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Is the gravity of a black hole the same or more than the original star that created it, before the black hole gets more matter? Is the gravity proportional to the initial mass?

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    $\begingroup$ It will be close, but smaller. Gravitational waves generated during collapse will carry some mass/energy away. $\endgroup$
    – Alexander
    Mar 7 at 18:23

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The gravitational effect of a body depends mostly on two things. The mass of the body and the distance from the centre of mass of the body.

So if we keep those two things equal, then the gravitational effect will be the same (subject to the considerations below).

So if you are 10 AU from (the centre of) a star, and that star collapses to a black hole (without changing mass) then the gravitational effect of the mass at your position will be the same.

Of course the "surface gravity" will be very different. A consequence of a black hole is that the matter is all in a very small region of space. If you change your position in space (relative to the centre of mass) then the gravitational effects will be different.

There are a couple of provisos. Firstly, if the matter is not in the form of a spherical ball then the gravitational field around the body won’t be even. But if that asymmetric ball collapses into a symmetric black hole, the gravity will become symmetric. In the extreme case of a hollow sphere, there is no net gravitational field inside the sphere. But if that sphere is collapsed to a black hole, there will be a net gravitational field at points that were inside the shell.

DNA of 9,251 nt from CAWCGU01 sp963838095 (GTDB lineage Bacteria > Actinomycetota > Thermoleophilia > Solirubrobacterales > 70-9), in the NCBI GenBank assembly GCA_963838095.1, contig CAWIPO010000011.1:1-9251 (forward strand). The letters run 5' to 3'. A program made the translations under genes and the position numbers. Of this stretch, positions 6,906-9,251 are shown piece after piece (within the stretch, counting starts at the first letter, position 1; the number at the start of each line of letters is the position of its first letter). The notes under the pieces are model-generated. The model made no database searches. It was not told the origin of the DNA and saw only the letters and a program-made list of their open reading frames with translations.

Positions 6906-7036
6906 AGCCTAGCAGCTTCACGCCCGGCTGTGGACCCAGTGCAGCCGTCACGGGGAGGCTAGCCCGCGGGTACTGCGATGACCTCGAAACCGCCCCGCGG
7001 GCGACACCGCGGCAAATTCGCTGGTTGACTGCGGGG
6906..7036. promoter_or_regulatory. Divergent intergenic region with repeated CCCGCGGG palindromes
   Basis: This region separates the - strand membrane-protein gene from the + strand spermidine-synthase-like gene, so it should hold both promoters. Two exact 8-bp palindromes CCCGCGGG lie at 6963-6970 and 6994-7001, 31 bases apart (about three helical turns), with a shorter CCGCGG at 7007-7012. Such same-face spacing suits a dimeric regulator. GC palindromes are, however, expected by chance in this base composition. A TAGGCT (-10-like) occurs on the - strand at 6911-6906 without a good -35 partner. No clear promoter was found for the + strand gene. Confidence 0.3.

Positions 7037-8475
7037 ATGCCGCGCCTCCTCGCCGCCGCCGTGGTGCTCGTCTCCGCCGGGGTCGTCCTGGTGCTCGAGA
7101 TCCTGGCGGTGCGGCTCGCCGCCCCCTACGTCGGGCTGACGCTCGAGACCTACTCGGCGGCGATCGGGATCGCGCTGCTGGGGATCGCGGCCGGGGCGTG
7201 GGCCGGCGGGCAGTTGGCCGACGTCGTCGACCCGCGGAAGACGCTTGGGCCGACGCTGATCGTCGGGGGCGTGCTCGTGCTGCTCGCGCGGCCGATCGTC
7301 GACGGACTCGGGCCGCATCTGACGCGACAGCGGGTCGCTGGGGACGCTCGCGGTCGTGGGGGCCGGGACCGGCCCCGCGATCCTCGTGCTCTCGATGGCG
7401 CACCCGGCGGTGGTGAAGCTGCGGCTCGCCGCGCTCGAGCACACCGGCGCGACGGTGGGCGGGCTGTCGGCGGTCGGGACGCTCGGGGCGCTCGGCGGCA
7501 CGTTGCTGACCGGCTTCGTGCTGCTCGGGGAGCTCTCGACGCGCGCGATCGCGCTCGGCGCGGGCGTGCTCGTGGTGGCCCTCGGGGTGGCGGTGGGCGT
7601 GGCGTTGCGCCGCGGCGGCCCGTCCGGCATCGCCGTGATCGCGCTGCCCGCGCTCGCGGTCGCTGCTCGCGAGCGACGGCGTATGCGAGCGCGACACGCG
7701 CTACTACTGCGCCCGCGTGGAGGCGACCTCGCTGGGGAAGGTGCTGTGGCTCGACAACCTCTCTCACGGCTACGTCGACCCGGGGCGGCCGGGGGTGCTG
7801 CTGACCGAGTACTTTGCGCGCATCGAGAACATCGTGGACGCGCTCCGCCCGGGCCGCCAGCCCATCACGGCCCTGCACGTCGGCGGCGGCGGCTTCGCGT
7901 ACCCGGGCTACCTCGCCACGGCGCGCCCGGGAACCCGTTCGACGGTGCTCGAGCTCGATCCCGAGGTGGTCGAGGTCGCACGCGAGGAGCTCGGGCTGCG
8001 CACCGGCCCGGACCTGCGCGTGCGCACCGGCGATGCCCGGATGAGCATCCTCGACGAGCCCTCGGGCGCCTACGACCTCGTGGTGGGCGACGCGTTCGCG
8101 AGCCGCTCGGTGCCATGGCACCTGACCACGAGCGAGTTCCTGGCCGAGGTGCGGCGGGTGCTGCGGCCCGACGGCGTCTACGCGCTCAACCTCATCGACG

Secondly, there are effects caused by the rotation and electric charge of the body. The electric charge won't change much as the body collapse, but the rotation will change.

Finally, in the practical collapse of matter to a black hole, mass will almost inevitably be lost. The process is energetic and radiation or neutrinos will be emitted. So the mass of the black hole won’t equal the mass of the progenitor star.

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    $\begingroup$ Lovely answer !!! This is specifically what I was looking for and would have asked a followup if you hadnt put this in -“ So if you are 10AU from (the centre of) a star, and that star collapses to to a black hole (without changing mass) then the gravitational effect of the mass at your position will be the same.” Unfortunately I can nor upvote as I am noob. Thanks @jamesk $\endgroup$
    – Solo Man
    Mar 7 at 6:28
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    $\begingroup$ Yes, in particular, should the Sun turn into a black hole (it can't on its own) the Earth and other objects in the Solar System would happily continue oribiting just as they are now (disregarding stuff such as the loss of mass/energy as mentioned above, or the possible/likely slight shift of the center of mass of the Solar System) $\endgroup$
    – scibuff
    Mar 7 at 20:48
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    $\begingroup$ @SoloMan Yes, it's a fact that sci-fi depictions of black holes has made surprising. Black holes do not actually have "stronger gravity" than other objects of comparable mass. If we model the Sun (or even the Earth) as a point-mass, you can find a radius where gravity would be "too strong for light to escape", just like with a black hole! The only difference is that radius is deep inside the Sun/Earth (where the point-mass approximation has long since broken down as a useful model). Black holes aren't stronger, they're just smaller; you can get closer to them without being inside them. $\endgroup$
    – Ben
    Mar 8 at 0:08

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